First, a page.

Restoring fertility after tubal ligation in women 40 years of age and older: How do we counsel our patients?

Fertile Battle

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Volume 113, Issue 4, Pages 733–734


William D. Schlaff, M.D.


Obstetrician-gynecologists, and reproductive endocrinologists in particular, know well that permanent sterilization in the form of tubal ligation is not anywhere near as permanent for many patients as we had anticipated. We are all well aware of data describing both the likelihood and the risk factors for women eventually regretting their decision to undergo tubal ligation. Age at the time of the procedure, in particular, as well as a new partner and desire for additional children are the most common reasons for up to 26% of women regretting their decision for sterilization (1). Additional risk factors for regret include unmarried status, recently postpartum at the time of surgery, nonwhite race, and lower levels of formal education (2). What may be underappreciated is the potential scope of the issue. For decades, the National Survey of Family Growth has provided comprehensive information about reproduction and contraception, among other important family-related statistics. The 2015–2017 data clearly show a decrease in the use of female sterilization with a concomitant increase in the use of long-acting reversible methods (3). Nevertheless, we should note this recent survey reported that 39.4% of all women in the United States aged 40–49 years used female surgical sterilization as their contraceptive method (notably, about one-third had undergone hysterectomy rather than tubal ligation) (3, 4). Given that 73.7% of the total number of women aged 40–49 years were using some type of contraception, we must conclude that more than 50% of women in this age group who reported using contraception had undergone surgical sterilization. This huge pool of women means that even a small percentage who regret their decision for tubal ligation would represent a potentially large group of patients for us to counsel. Indeed, a comprehensive survey of women who had undergone tubal sterilization reported that the 14-year cumulative probability of requesting information about reversal was 14.3% (2). The rate for women who had their sterilizing procedure when they were 18–24 years of age was 40.4%, almost four times higher than that observed in women who were over the age of 30 years at the time of their sterilization. The authors reported that the overall cumulative probability of actually obtaining a reversal was 1.1% (2). The goal of this “Fertile Battle” is to have our combatants help us decide how we should counsel the many women over the age of 40 years who regret their tubal ligation and want to have more children.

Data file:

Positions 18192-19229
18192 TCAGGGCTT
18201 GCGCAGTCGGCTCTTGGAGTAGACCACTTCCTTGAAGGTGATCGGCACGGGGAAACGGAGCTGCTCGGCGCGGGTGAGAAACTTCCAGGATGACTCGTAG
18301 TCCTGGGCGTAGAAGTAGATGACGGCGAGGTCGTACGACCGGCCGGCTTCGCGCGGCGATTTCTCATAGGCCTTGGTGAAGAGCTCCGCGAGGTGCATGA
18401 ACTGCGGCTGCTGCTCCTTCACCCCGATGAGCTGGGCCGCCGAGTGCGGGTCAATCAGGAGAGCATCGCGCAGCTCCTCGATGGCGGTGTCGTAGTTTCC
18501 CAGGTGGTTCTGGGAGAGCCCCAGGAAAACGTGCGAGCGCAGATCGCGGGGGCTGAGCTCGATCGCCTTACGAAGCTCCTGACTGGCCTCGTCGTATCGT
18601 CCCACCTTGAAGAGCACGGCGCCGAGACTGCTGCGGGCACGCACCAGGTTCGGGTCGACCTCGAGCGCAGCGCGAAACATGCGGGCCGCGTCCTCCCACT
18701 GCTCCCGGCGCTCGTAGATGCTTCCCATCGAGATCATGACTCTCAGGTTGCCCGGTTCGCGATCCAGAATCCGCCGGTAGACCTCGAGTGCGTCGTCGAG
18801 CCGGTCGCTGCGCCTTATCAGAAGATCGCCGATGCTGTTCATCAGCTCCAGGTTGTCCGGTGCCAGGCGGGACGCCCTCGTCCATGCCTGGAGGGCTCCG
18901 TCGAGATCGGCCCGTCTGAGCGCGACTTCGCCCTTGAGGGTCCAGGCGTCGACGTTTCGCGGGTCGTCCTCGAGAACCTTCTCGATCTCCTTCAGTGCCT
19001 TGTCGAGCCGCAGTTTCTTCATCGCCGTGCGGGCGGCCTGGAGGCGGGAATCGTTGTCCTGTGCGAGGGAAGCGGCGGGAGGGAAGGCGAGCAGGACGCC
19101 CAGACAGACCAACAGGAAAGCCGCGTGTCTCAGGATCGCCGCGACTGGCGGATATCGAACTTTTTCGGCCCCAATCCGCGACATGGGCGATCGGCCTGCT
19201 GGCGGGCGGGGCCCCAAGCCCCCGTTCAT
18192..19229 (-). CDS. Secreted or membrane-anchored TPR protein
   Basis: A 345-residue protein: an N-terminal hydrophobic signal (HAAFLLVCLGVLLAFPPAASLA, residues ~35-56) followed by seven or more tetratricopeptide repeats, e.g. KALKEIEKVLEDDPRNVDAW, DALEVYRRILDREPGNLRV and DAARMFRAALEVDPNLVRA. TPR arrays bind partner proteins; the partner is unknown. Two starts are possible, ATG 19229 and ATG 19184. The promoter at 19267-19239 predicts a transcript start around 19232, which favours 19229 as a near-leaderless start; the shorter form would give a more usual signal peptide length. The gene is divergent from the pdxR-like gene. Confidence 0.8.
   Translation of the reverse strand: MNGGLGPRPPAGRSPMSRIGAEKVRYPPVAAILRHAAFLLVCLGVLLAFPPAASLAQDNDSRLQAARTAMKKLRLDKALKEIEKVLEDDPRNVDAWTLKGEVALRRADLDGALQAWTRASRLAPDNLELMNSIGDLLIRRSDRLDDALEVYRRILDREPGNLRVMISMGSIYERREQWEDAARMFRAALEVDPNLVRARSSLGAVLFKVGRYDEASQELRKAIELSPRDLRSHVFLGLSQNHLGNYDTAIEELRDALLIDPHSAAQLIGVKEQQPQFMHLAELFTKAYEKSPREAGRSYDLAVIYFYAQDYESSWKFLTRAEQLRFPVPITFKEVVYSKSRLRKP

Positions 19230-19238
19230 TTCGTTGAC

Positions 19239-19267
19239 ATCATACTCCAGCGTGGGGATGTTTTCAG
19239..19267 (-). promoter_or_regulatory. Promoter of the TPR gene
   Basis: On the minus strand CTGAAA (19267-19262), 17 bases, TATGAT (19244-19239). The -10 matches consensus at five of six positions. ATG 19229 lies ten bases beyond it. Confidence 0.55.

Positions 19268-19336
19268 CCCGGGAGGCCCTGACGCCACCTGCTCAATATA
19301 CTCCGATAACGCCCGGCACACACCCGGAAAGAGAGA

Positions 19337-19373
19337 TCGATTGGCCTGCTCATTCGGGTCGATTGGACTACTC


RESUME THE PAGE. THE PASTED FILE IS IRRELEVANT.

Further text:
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Fertility and Sterility

Editorial Office, American Society for Reproductive Medicine

Fertility and Sterility® is an international journal for obstetricians, gynecologists, reproductive endocrinologists, urologists, basic scientists and others who treat and investigate problems of infertility and human reproductive disorders. The journal publishes juried original scientific articles in clinical and laboratory research relevant to reproductive endocrinology, urology, andrology, physiology, immunology, genetics, contraception, and menopause. Fertility and Sterility® encourages and supports meaningful basic and clinical research, and facilitates and promotes excellence in professional education, in the field of reproductive medicine.